The former naval officer and Singapore Armed Forces Overseas Scholarship recipient enthused over the industry. He commented, “It is a blue ocean market. One hundred years ago, when the Wright brothers started manned aviation by being the first to fly using an airplane, people didn’t know what kind of a manned aviation market to expect. Today, it’s brought trillions of dollars of value to the economy.

“I think we are at the juncture of the next era for unmanned aviation, where it is relatively cost effective to send drones to the sky. When that happens, you will see that consumers can also do that. And we believe that sooner or later, everyone will own a personal drone.”

Painting a picture of what such a world might be like, Woon said, “For example, a lady can whip out a personal drone from her handbag, throw it to the sky, then see if there’s any traffic jam ahead while driving. At home, you can have a drone to do surveillance of your own compound.”

Allaying fears that such a technology (slated to be developed in four phases ending with a demonstration in March 2019) could spell undesired uses that lead to an invasion of privacy, Woon explained that the proposed UTM would necessitate the approval of flight plans before the drones can fly, somewhat similar to the protocol for manned aircrafts.

“If you apply for your house to be a no-fly zone, then no drones can fly over your house. So privacy issues can be mitigated because no one can plan their flight routes over your house,” said Woon. “If drones are not on this system, then they are rogue drones. They would represent security threats that we are trying to resolve.”

The race to patent drone navigational technology

Working towards this vision with Woon is a team of 15 people. On the Infinium-Serve, they have in the last few months decreased its cost by 50 per cent through product iteration.

Besides making it look sleeker and increasing its ability to bear more weight, they have changed the way the quadcopter navigates and avoids collision – either with man or another machine.

“Instead of using any external and expensive structure (providing the drones with positioning signals akin to GPS, which is negligible in an indoor environment), we use onboard cameras. Just need to put the camera on the drone itself, so it’s like a smart drone with the image-based processing onboard allowing it to navigate indoors,” described Woon, who declined to reveal the name of the technology as the company is in the process of patenting it.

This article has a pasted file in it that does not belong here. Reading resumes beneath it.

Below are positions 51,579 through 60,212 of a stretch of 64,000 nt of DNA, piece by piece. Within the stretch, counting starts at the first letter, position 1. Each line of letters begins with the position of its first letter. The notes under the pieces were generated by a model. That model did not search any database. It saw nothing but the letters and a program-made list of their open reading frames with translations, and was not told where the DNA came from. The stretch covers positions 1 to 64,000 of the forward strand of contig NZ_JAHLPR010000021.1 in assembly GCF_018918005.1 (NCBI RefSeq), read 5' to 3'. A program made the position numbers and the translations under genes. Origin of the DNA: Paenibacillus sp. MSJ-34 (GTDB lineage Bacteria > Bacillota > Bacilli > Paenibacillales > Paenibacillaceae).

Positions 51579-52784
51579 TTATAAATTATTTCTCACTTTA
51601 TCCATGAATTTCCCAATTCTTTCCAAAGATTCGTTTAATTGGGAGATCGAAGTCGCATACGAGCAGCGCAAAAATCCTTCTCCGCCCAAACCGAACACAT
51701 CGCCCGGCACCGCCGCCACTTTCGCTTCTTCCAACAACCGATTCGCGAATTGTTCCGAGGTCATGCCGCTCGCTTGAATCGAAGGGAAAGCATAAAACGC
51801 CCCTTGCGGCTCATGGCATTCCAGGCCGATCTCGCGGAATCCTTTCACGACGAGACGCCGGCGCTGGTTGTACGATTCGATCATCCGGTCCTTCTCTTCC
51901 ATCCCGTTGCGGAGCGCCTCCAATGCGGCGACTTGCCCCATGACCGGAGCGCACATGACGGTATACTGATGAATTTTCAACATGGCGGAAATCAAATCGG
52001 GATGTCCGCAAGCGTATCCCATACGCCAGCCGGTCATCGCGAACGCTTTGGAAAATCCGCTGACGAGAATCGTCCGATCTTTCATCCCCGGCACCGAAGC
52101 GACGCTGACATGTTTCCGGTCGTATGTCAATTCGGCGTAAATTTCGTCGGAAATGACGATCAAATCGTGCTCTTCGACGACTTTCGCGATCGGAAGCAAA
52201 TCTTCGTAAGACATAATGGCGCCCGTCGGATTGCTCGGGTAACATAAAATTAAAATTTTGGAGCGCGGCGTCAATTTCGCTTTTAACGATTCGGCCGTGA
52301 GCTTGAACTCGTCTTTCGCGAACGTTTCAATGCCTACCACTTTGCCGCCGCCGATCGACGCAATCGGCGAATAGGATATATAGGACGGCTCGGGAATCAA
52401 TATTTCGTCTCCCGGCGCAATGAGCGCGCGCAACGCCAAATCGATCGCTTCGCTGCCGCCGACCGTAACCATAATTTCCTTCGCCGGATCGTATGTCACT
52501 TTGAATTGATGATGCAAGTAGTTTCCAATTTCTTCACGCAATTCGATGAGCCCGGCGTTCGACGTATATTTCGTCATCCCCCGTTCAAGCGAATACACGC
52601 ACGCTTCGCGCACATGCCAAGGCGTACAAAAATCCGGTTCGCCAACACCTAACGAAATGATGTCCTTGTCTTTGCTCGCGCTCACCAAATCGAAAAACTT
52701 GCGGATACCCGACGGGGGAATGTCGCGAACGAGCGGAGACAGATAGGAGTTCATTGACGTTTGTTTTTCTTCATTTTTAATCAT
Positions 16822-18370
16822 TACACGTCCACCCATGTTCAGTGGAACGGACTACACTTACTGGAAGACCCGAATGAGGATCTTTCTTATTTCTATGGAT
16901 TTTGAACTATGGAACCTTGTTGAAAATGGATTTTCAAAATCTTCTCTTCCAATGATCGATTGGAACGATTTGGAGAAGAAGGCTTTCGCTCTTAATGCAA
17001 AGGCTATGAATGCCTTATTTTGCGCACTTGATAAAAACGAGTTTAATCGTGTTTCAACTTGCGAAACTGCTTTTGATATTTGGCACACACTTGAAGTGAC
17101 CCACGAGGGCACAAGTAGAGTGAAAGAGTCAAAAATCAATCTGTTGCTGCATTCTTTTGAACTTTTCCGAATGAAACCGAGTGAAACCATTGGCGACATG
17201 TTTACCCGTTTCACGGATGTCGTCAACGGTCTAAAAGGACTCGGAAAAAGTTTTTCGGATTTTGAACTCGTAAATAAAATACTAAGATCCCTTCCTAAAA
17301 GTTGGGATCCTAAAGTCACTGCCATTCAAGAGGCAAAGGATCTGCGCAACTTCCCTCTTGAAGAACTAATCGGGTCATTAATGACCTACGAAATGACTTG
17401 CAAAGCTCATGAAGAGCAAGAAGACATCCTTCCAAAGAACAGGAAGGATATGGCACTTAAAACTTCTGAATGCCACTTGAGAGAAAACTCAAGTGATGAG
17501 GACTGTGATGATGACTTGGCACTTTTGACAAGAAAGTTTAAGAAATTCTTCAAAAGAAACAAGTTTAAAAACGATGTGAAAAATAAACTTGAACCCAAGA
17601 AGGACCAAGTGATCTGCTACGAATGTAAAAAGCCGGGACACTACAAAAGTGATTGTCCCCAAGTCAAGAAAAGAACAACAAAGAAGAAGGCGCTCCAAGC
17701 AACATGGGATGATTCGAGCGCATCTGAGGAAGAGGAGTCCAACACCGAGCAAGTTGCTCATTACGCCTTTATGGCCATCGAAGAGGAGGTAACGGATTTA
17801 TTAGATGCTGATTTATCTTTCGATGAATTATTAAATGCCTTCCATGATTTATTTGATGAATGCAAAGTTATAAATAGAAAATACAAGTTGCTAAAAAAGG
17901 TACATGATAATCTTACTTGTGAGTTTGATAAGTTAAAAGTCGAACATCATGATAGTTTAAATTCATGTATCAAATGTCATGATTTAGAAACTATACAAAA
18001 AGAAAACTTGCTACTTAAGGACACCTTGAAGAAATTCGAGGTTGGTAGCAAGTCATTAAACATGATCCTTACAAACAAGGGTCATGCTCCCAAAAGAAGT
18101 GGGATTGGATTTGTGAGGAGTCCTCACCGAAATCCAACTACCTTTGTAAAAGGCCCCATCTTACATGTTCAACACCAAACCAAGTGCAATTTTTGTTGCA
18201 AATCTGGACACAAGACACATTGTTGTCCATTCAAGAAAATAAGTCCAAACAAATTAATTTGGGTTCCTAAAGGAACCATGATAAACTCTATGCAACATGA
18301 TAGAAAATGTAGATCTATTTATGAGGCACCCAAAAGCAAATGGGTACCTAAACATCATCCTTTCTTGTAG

Borrowing from LKY’s maxim

What the father of two did reveal, as he spoke to e27 from his office located out of a warehouse in an industrial area in western Singapore, was his global outlook for his business.

In a nod to the city-state’s first Prime Minister, Woon reproduced a maxim made famous by the late Lee Kuan Yew. He said, “Think and act globally.

With between 30 and 40 parties from 18 countries around the world interested in purchasing or leasing the Infinium-Serve system, Woon has lived up to that mantra.

Currently raising their Series A round of S$7.02 million (US$5 million), Woon plans to use it to double the size of the team so they can accelerate development on their UTM concept, which he hopes would help Infinium Robotics gain a headstart on their competitors and ultimately dominate the market.

“If maybe 80 per cent of drones that fly in the sky are in our system, then it would be hard for any competitor to come into the market space. The more drones there are that are plugged in our network, the more valuable it would be,” concluded Woon.

One imagines how the world will change, not so much if, but when the idea takes off.

*The Unmanned Aerial Systems (UAS) Traffic Management Convention 2015: The Next Era of Aviation

Image credit: Woon Junyang/Infinium Robotics